The Graphic Novel from Diaspora to Diaspora: James Strum's the Golem's Mighty Swing and JT Waldman's Megillat Esther in the Tree of Contexts

By:
Dr Ori Z. Soltes
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Strum's The Golem's Mighty Swing and Waldman's Megillat Esther would at first seem to have little in common beyond being graphic novels contrived by a pair of Jewish males. The one is an original tale, the other a recasting of an entire biblical book with original commentaries; the one is simple in style, the other complex. But the two works are connected by underlying foci that include the issue of salvation effected through divine versus human instrumentation; the conundrum of defining the messianic idea within the Jewish tradition; the question of revealed and hidden identity across the history and geography of the Jewish experience--the complex layering of the concept of crypto-Judaism, or marranism. These and other issues, such as that of physicality and of beauty, and that of acceptance and rejection of the "other", interweave both works in different ways, as they share diversely common ground within both the history of the novel and the history of the Jewish relationship with the word and the image.


Keywords: Graphic Novel, Messianism, Marranism, Crypto-Judaism, Identity
Stream: Books, Writing and Reading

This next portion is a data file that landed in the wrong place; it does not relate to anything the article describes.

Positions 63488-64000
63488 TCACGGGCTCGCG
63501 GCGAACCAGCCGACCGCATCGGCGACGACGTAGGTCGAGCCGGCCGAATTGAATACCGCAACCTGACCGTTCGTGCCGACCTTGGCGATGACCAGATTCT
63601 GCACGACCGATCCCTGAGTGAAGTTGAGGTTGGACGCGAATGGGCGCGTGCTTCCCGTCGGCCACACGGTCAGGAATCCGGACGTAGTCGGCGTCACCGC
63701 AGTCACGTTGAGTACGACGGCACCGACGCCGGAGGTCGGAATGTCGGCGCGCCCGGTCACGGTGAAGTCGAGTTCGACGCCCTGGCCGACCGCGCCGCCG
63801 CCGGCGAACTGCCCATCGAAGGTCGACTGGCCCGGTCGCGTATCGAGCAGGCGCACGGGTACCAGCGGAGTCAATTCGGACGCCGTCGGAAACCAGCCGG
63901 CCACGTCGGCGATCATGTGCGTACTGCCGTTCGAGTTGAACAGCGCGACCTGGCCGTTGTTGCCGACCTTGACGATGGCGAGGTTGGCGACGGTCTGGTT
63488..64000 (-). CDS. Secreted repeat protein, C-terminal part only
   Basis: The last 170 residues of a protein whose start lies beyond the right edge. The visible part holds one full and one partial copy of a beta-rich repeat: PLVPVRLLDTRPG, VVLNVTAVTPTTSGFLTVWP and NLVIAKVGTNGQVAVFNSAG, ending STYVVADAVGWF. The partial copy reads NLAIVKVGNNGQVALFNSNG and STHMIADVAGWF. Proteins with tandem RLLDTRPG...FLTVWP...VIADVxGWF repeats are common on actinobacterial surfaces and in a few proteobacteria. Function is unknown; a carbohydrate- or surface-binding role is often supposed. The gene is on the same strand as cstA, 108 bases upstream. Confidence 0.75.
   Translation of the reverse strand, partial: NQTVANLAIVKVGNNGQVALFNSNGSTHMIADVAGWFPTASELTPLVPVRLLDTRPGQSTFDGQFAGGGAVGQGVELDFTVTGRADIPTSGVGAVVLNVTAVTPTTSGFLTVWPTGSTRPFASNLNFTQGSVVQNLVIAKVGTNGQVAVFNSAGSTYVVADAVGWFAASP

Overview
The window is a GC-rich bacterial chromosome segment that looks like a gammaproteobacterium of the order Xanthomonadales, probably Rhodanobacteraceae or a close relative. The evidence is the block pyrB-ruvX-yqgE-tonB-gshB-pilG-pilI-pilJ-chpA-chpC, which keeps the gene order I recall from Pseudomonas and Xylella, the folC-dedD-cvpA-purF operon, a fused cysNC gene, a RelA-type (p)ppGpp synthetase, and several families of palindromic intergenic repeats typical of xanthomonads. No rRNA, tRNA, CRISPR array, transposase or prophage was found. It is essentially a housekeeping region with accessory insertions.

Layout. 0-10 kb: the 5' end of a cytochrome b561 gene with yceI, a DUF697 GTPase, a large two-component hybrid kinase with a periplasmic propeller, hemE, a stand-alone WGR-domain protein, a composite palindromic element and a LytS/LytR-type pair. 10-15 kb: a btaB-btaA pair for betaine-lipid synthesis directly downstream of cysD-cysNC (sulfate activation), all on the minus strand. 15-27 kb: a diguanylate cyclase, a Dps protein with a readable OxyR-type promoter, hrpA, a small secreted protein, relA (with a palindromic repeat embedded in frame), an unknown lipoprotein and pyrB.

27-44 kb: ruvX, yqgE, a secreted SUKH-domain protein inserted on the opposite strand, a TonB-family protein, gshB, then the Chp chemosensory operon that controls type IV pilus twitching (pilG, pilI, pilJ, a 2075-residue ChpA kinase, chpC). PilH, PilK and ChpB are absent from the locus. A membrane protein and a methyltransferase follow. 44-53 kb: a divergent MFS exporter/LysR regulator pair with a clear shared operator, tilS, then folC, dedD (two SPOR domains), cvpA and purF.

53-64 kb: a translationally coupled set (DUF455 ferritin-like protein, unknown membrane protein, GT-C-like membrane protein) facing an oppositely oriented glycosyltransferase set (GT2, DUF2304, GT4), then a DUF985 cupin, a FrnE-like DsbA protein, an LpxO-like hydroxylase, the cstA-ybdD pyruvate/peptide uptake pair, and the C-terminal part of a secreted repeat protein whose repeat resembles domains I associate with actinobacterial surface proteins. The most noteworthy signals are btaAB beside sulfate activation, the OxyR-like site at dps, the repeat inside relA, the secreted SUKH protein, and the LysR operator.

Presentation Type: Paper Presentation in English
Paper: A paper has not yet been submitted.


Dr Ori Z. Soltes

Professorial Lecturer, Departments of Theology and Art History, Georgetown University
Washington, DC, USA

Soltes is the author of over 135 books, articles and essays on topics ranging from language, literature and history to art history, theology and philosophy. He has taught and lectured throughout the United States, in Europe and ISrael and is also the curator of more than 80 exhibitions in the United States and at the Bermuda National Gallery. Recent books include Fixing the World: Jewish American Painters in the Twentieth Century; Our Sacred Signs: How Jewish, Christian and Muslim Art Draw from the Same Source; The Ashen Rainbow: Essays on the Arts and the Holocaust; and the Problem of Plato's Cratylus: the Relation of Language to Truth in the History of Philosophy.

Ref: B07P0158